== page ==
Your Child on Display – What if the Tables Were Turned?

As someone who always struggled with insecurities, I decided from even before Day 1 that disciplining my children would be done in private.  With 2 kids I try my best to correct them separately from one another.  Do I follow through with that philosophy 100% of the time?  Absolutely not.  I fail just like anyone else and correct my kids in front of one another and every so often in front of someone else – usually because I’m so rushed, and I don’t stop to remind myself that they are more important than whatever I’m  rushing to do.

However, I do not humiliate them.  Humiliation is not at any time an appropriate way to correct behavior– most especially in front of others.  I believe correcting them in front of their siblings is somewhat humiliating, but to discipline a child in front of his or her peers can prove detrimental and cause a vast array of insecurities.

Of course, this is my way of thinking, and I would not push my beliefs on any other parent.  Having said that, though,  I feel so uncomfortable when I’m in a room where a parent is getting on to their child.  It makes me feel as though I’m forced to be in a room where a completely inappropriate movie is being shown, and I can’t get out.  I can choose not to watch, but I still hear it.  The child knows I’m there, and I know I’m in a place where I shouldn’t be.  It’s humiliating to the child, and then the child becomes insecure with me (or whoever witnesses the correction).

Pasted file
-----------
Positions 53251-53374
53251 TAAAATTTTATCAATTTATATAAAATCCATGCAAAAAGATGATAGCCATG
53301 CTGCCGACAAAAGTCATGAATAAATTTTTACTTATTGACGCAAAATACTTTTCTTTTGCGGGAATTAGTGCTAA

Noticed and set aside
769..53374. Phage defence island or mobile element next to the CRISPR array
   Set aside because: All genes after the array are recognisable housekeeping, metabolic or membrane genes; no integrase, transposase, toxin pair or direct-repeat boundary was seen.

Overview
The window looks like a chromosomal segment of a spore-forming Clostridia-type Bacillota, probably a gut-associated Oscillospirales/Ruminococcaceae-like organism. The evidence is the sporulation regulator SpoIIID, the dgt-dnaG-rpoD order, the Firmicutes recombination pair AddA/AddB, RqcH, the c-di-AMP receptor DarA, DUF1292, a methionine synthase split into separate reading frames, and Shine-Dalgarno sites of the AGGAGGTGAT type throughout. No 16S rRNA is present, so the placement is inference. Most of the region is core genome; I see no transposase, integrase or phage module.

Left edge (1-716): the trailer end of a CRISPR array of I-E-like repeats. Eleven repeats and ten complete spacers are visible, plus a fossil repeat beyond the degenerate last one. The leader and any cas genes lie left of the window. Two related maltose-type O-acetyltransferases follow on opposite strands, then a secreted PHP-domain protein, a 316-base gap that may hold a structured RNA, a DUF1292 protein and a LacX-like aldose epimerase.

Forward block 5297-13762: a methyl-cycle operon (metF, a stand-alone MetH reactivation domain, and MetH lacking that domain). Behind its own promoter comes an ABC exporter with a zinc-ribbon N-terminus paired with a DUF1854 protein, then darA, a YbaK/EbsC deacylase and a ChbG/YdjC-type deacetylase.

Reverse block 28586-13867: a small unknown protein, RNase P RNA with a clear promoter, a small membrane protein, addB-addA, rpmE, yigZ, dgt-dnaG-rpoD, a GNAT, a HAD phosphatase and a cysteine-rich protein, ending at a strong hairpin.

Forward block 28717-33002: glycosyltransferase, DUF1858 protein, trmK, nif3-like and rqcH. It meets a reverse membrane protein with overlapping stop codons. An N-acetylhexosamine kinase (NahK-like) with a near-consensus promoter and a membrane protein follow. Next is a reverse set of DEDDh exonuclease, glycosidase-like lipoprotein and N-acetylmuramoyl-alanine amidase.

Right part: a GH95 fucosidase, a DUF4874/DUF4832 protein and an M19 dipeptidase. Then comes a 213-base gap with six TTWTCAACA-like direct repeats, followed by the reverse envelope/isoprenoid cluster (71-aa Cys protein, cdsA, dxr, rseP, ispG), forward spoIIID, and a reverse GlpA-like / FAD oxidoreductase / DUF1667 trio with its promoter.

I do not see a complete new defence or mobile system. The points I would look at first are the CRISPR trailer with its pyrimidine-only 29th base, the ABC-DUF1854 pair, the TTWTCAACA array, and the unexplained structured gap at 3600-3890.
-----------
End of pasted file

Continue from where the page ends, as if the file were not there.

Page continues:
The post below is wonderful.  I see these Atta Boy pictures on my newsfeed all the time, and I never know what to think about them.  Sharing them, for me, is out of the question.  Each time I see one I pray it’s a fake.  I can’t imagine the insecurities that occur when children (and yes that includes teenagers) are humiliated so openly and publicly.